The disappointment stung like an angry bee.
Yes, they were butterflies, but they were not alive.
Pale and just askew of beautiful, dusty, sun-bleached and dead.
The chase had been for next to nothing.
He uncovered and opened a skylight to allow first sunshine and then air into the attic.
The rays lit the room in bright angular beams cutting swathes through the particle thick atmosphere.
Then the breeze lifted the drift of dust slightly to show the full extent of the collection.
He had seen photographs of museums of natural history as they once were, they looked just like this.
Half a dozen mahogany chests with lids that appeared corrugated from a distance, but up close revealed themselves to be a sea of metal handles curved like gentle waves. Each pair of handles when pulled, with every effort his twelve year old’s arms could afford, drew forth a great glazed frame.
Each frame contained a piece of thick cushion-like card and to either side of the card was attached a score, sometimes more, of the delicate deceased insects.
A pin through every butterfly’s heart so he felt, held them all in place.
He read the names ‘Pale Clouded Yellow’, ‘Black-veined White’, ‘Orange-tip’, ‘Purple-shot Copper’, ‘Common Blue’ and realised that once they must have been arranged according to their extravagant colours.
How much damage death and time and constant examination had done them, for now they all were sad shades of off white.
The smell of decades of indeterminate floral furniture polish mixed with the fine powdery dust to form a cloud that should have been asphyxiating were it not so anaemic.
This etiolated empty place seemed to want to draw the blood from him too, to rest him of his youthful enthusiasms, to calm him into being merely a collector.
Rain spat at the skylight, the wind rose and unsettled it from its catch causing it to slam shut.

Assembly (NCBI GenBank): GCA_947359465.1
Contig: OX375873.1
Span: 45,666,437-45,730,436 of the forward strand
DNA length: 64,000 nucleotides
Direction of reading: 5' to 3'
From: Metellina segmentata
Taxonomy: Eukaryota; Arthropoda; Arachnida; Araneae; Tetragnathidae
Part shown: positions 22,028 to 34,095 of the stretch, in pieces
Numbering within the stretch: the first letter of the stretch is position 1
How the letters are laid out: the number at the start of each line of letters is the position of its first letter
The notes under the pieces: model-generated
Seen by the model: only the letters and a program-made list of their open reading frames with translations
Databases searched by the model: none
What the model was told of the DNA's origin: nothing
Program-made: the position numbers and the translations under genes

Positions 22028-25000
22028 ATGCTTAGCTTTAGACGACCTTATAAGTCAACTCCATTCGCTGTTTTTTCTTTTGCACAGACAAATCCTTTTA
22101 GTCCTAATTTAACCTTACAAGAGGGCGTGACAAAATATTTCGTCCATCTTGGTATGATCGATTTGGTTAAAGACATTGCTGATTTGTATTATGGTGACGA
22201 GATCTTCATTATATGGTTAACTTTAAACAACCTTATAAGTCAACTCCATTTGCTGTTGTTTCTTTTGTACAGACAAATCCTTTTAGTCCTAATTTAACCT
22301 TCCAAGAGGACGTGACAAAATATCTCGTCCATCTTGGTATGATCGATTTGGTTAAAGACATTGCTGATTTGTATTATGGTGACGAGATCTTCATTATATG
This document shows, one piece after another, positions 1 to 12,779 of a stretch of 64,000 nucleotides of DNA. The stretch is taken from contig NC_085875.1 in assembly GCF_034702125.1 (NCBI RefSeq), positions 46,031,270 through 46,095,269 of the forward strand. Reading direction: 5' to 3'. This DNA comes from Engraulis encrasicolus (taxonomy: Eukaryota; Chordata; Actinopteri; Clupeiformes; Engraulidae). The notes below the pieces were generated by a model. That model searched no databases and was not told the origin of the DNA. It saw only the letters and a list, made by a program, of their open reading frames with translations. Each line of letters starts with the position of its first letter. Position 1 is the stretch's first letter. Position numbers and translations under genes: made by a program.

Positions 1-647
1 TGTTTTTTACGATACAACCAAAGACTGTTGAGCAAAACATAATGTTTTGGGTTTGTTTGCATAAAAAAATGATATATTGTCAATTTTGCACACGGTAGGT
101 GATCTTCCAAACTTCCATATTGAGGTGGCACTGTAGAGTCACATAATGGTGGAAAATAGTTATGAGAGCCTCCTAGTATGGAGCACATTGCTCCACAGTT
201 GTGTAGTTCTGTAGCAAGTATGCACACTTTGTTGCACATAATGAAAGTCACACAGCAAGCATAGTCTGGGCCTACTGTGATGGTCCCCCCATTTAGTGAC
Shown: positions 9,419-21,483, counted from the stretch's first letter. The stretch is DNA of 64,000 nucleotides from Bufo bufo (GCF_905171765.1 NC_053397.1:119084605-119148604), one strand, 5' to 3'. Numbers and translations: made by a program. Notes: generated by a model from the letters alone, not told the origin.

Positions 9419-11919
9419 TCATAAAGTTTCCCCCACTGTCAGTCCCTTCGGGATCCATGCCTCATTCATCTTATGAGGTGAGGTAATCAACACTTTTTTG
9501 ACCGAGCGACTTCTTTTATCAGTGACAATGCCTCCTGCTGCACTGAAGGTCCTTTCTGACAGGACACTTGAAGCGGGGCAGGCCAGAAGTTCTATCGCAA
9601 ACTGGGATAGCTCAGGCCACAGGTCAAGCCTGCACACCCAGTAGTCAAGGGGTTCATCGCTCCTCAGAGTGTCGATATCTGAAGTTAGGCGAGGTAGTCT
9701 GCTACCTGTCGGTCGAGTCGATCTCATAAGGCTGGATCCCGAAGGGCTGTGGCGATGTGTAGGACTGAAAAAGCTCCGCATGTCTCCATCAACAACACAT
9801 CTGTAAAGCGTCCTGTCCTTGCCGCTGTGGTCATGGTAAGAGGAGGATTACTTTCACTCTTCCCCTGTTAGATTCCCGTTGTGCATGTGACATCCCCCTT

The cool moist body of air struck him and in so doing awoke the child again.
A new urgency in his legs he ran to the ladder and began to descend, half way down he paused and let his eyes rest for a final time on the old man’s pride and joy.
He resolved then never to return to this place,
It smelt of the funeral parlour where they had laid grandpa out.
From below, like a lower school Hercules lifting the world upon his shoulders, he pushed the hatch shut.
La Chasse Aux Papilions by L’Artisan Parfumeur is a sad let down of a scent.
For clarity, in this case one doesn’t mean melancholy, but cheerless and a little pathetic.
It starts hopefully enough with a citrus floral burst that must be orange blossom.
However that floral note quickly becomes thin, irritatingly dusty and strangely pervasive.
There is a vague and short lived attempt at an airy, high pitched tuberose that seems to implode leaving only a flat, dull and utterly lifeless white floral non entity in its place.
I imagine the overall effect is intended to be ‘fresh’, I’ve always read that as a byword for the kind of laundry-like fragrance that people who don’t like perfume adore.
That being the case ‘fresh’ is the perfect adjective for this dreary detergent affair.
Anyone could where this, though I can’t see why they’d bother.
The Perfumed Dandy.